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    Published on: March 14, 2023

    The midlife crisis as a concept is just 58 years old.  And this year, millions of millennials will turn 40 and, experts say, will start experiencing the pangs that often come when one starts considering the likelihood that you're closer to the end than the beginning.  But for this batch of millennials, there are a number of factors adding to their discontent and concerns.  Which underlines, in some ways, why it makes sense for businesses to create cultures of caring that, in the end, will be good for business.

    Published on: March 14, 2023

    by Kevin Coupe

    Go figure.  Today is National Pi Day.

    Not National Pie Day.  (That's January 23.)

    National Pi Day is celebrated every March 14 in recognition of Pi, the mathematical sign that signifies "the ratio of a circle’s circumference to its diameter.  For any circle, the distance around the edge is a little more than three times the distance across."

    (I'm quoting from, because the last math class I took was in 1971, and I only have a vague memory of not understanding it then.  Today, I have no clue.)

    I only bring this up because, like all of its customers, I got an Eye-Opening email from Dorothy Lane Market yesterday:

    I just think this is really smart - a play on words that tries to make customers hungry, and establishes Dorothy Lane Market as the place to satisfy that hunger.

    If I lived anywhere near Dayton, that's where I would've gone today.  For all sorts of pies, ranging from fruit to pizza.

    This is what great marketers do.  They find opportunities, and exploit them in ways that make sense.

    Because here's a math equation that I do understand - that addition and multiplication are the most important kinds of calculations that retailers can make.  But addition and multiplication don't happen on their own … they require a retailer to be imaginative and innovative.

    Published on: March 14, 2023

    In Washington, DC, Marymount University said that a new on-campus convenience store is equipped with Amazon Go's checkout-free technology.

    According to the story, "The private, Catholic liberal arts university is the first higher education institution to incorporate Amazon’s technology, most often seen in Amazon Fresh grocery stores, in an on-campus store, Marymount spokesman Nick Munson said. The Saints 24 store sits inside the 200-bed Gerard Phelan Hall, in a lobby previously used as a check-in desk and since renovated as a student lounge and store … The cost and length of the university’s contract with Amazon is unclear. Munson declined to comment, saying the agreement is confidential. Amazon declined to address the deal itself."

    KC's View:

    I think a college campus is a great place for a Go store, and the fact that Amazon continues to license the technology while closing down some of its own stores, makes me wonder if it is going to focus more on that side of the business.  It is less capital intensive to license the tech, which would seem more in line with current priorities.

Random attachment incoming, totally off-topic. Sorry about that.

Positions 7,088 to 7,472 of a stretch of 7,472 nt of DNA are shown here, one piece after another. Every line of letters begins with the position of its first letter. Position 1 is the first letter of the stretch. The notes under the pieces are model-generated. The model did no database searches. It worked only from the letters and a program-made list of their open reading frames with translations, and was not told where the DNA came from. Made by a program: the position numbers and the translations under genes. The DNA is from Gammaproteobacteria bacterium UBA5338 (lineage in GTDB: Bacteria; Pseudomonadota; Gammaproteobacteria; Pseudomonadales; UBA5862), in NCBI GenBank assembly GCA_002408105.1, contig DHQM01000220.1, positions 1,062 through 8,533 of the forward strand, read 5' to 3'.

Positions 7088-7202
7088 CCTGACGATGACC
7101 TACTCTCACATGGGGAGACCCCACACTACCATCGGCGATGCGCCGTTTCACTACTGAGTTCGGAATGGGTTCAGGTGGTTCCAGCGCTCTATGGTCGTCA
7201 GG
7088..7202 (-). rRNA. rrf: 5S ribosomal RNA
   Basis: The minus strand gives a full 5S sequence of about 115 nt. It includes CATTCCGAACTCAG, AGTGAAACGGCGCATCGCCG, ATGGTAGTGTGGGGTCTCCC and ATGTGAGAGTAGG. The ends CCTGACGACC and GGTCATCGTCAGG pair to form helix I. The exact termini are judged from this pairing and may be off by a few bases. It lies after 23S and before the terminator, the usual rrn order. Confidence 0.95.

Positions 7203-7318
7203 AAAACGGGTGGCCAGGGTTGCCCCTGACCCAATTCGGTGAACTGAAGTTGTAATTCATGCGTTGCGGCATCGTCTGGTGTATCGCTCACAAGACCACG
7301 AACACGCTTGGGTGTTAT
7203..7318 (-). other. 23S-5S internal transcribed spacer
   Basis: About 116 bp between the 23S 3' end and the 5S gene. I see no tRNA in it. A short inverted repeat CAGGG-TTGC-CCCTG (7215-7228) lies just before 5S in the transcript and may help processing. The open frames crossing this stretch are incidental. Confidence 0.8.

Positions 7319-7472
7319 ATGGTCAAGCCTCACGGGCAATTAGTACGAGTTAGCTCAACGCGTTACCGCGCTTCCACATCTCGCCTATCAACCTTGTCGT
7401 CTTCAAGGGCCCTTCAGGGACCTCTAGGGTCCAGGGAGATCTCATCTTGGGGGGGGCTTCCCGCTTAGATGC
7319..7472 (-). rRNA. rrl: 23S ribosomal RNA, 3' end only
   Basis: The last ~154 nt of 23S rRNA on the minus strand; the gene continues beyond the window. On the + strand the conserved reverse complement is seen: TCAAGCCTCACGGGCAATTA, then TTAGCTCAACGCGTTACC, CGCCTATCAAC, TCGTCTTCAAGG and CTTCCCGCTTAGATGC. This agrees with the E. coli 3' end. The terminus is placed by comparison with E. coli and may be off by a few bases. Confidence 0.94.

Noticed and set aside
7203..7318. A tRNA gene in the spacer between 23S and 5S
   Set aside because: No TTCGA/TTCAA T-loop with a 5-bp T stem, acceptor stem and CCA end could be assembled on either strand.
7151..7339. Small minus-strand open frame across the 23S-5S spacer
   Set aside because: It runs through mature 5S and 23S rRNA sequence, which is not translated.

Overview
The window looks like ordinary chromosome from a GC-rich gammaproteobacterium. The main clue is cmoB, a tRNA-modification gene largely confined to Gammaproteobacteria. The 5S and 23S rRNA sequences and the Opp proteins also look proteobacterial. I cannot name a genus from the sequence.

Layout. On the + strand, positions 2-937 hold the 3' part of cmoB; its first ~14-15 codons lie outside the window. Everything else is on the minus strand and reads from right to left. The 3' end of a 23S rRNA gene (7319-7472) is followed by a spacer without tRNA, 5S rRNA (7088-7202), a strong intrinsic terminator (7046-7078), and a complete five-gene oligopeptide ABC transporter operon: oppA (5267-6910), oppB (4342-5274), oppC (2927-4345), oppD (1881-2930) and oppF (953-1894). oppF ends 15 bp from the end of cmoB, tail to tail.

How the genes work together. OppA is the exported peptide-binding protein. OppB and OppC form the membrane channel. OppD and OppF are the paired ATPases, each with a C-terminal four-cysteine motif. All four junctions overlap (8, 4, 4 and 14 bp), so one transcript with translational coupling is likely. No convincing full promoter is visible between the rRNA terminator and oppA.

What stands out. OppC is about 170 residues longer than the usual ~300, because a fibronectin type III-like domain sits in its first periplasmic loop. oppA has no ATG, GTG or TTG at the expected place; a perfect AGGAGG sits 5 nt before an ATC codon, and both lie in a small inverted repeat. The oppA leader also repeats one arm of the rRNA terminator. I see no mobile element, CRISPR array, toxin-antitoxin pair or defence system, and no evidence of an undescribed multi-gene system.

Published on: March 14, 2023

    Time has a story about how "a new web-based tool released by Swedish climate intelligence company CarbonCloud is bringing us closer to being able to calculate the greenhouse gas emissions of a grocery list as easily as we would the nutrition values. It’s not quite ready to launch the carbon-counting revolution, but it is a start."

    The story points out that "food and agriculture are responsible for nearly a quarter of global emissions. But unlike electricity generation (25%) and transportation (14%), little has been done to reduce the climate impact of what we eat. Yet doing so is vital: a recently published study in Nature Climate Change found that our current food system could add 1°C in global warming by the end of the century, propelling us well past the 1.5°C (2.7°F) limit that helps us avoid the worst effects of the climate crisis."

    Time writes that "consumers could play a significant role in pushing food companies to reduce emissions by choosing low- or net-zero carbon products," but they need reliable, accessible data to do so.

    You can read the entire story here.

    Published on: March 14, 2023

    The Wall Street Journal reports that "Chick-fil-A Inc. is reaching beyond North America with a $1 billion plan to take its signature crispy chicken-breast sandwich overseas. 

    "The Atlanta-based company said it plans to open restaurants in Europe and Asia by 2026, with locations in five international markets by 2030."

    CEO Andrew Cathy is quoted as saying that "Chick-fil-A has plenty of room to grow in the U.S., but that an international presence is necessary as the family-owned business charts its future."

    “We feel like it’s time to continue to innovate and try and test how we will do in international markets so that we can learn,” Cathy tells the Journal.

    Some context from the story: